Division Highlights - Allergy, Immunology & Rheumatology

The Division of Allergy, Immunology, and Rheumatology provides state-of-the-art, evidence-based care for children with asthma, allergies, immunologic disorders and rheumatologic diseases.

Our basic and clinical research projects are designed to better understand and find more effective treatments for these diseases.

2016 Highlights

  • James Gern, MD, is the principal investigator on a new, two-year, National Institutes of Health-funded grant to establish the Children’s Respiratory Research and Environment Workgroup. This national consortium of 14 institutions will study how genetics interact with environmental exposures during the prenatal and early childhood years to cause specific subtypes of childhood asthma.

    Dr. Gern also received a supplement to his U19 grant from the National Institutes of Health, National Institute of Allergy and Infectious Diseases Asthma and Allergic Diseases Cooperative Research Centers. The $143,009 supplement supports his project, "A First-in-Human Safety and Dose-Finding Study of New Type-16 Human Rhinovirus (RG-HRV-16) Inoculum in Healthy Volunteers."

  • Christopher Healy, MD, received a UW Health Patient Experience Physician Champion Award, which recognizes his exemplary communication skills, empathy and support, as appraised by patients through survey feedback.

  • Anna Huttenlocher, MD, received a five-year, $2.9 million Maximizing Investigators' Research Award (R35) from the National Institutes of Health/National Institute of General Medical Sciences (NIH-NIGMS) for her research project, "Cell Migration and Wound Repair."

  • Daniel Jackson, MD, (PI) and Robert Lemanske, MD, (co-I) received funding along with researchers from the University of Arizona Health Sciences and seven other institutions for a five-year, $27 million cooperative agreement grant from the National Institutes of Health/National Heart, Lung, and Blood Institute (NIH-NHLBI), for their project, "Oral Bacterial Extracts (ORBEX): Primary Prevention of Asthma and Wheezing in Children." The UW's subcontract for ORBEX is for a total of over $2 million.

    Dr. Jackson also received funding for a consortium led by Children's Hospital of Boston. The group will initiate an asthma prevention study entitled "Controlling and Preventing Asthma Severity in Kids" (CASK). The study will determine whether omalizumab (anti-IgE) therapy given to two- and three-year-old children at high risk for asthma based upon having allergies and wheezing will prevent the progression to childhood asthma. This seven-year, U01 grant funded by the National Institutes of Health/National Institute of Allergy and Infectious Diseases (NIH/NIAID), includes a subcontract to UW-Madison totaling over $2 million.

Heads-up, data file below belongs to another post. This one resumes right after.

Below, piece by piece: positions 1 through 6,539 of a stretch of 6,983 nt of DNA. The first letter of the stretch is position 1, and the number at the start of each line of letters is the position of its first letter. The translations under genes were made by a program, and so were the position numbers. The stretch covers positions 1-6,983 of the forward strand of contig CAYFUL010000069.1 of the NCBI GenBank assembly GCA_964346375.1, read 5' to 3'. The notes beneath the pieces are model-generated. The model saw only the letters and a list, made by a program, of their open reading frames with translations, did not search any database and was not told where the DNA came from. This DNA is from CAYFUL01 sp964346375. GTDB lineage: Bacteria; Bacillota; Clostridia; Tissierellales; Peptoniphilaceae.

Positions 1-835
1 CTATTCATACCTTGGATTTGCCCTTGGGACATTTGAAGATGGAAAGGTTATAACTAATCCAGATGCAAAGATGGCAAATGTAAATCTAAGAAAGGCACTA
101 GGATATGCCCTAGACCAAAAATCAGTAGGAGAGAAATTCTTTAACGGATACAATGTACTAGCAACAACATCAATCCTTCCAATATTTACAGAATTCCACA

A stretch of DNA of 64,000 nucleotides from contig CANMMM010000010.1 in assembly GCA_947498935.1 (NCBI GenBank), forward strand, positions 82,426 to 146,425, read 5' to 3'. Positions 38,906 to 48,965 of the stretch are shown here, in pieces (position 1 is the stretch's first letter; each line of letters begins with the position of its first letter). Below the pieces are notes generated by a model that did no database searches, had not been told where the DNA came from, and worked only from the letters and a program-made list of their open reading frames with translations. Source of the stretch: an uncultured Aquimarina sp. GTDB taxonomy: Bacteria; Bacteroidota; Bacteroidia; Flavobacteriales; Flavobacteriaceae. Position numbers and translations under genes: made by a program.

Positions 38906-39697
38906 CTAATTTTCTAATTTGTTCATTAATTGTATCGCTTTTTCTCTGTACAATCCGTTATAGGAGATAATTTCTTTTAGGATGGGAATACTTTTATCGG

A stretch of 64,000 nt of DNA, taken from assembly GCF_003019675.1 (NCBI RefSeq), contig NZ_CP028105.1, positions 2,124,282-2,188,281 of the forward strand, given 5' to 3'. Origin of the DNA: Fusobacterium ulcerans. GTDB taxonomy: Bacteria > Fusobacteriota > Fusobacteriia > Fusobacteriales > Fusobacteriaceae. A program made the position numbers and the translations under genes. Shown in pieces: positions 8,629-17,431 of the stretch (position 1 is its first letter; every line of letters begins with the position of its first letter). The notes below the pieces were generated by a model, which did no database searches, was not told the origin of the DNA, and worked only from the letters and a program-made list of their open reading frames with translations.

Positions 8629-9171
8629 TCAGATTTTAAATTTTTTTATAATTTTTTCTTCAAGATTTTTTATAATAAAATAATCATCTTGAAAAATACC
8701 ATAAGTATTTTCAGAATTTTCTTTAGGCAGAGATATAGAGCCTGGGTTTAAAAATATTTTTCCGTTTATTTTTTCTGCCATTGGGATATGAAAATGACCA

• Sujani Kakumanu, MD, FAAAAI, and Robert Lemanske, MD, FAAAAI, collaborated with the American Academy of Allergy, Asthma & Immunology to launch the School-Based Asthma Management Program toolkit, which aims to integrate schools, and specifically school nurses, within a child’s asthma care team.

  • Kathleen Shanovich, NP, and collaborators from the American Family Children’s Hospital Asthma Advocacy Program, the Madison Metropolitan School District, and the Department of Pediatrics received an 11-month, $9,995 mini-grant from the Wisconsin Asthma Coalition for the project, "Comprehensive Asthma Control Through Evidence-Based Strategies and Public Health-Health Care Collaboration."

  • Judith Smith, MD, PhD, received a one-year, $75,460 award from the UW Office of the Vice Chancellor for Research and Graduate Education for her project, "Immunogenetics of Axial Spondyloarthritis.”

    Dr. Smith is also a co-investigator/sub-award principal investigator on a grant from the National Institutes of Health/National Institute of Allergy and Infectious Diseases to the Foundation for Research Development in Belo Horizonte, Brazil. Sergio Costa Oliveira, DVM, PhD, from the Federal University of Minas Gerais, is the principal investigator on the five-year R01, "Brucella Survival Strategy Requires Endoplasmic Reticulum Restructuring and Interferes with Innate Immunity."

 

 

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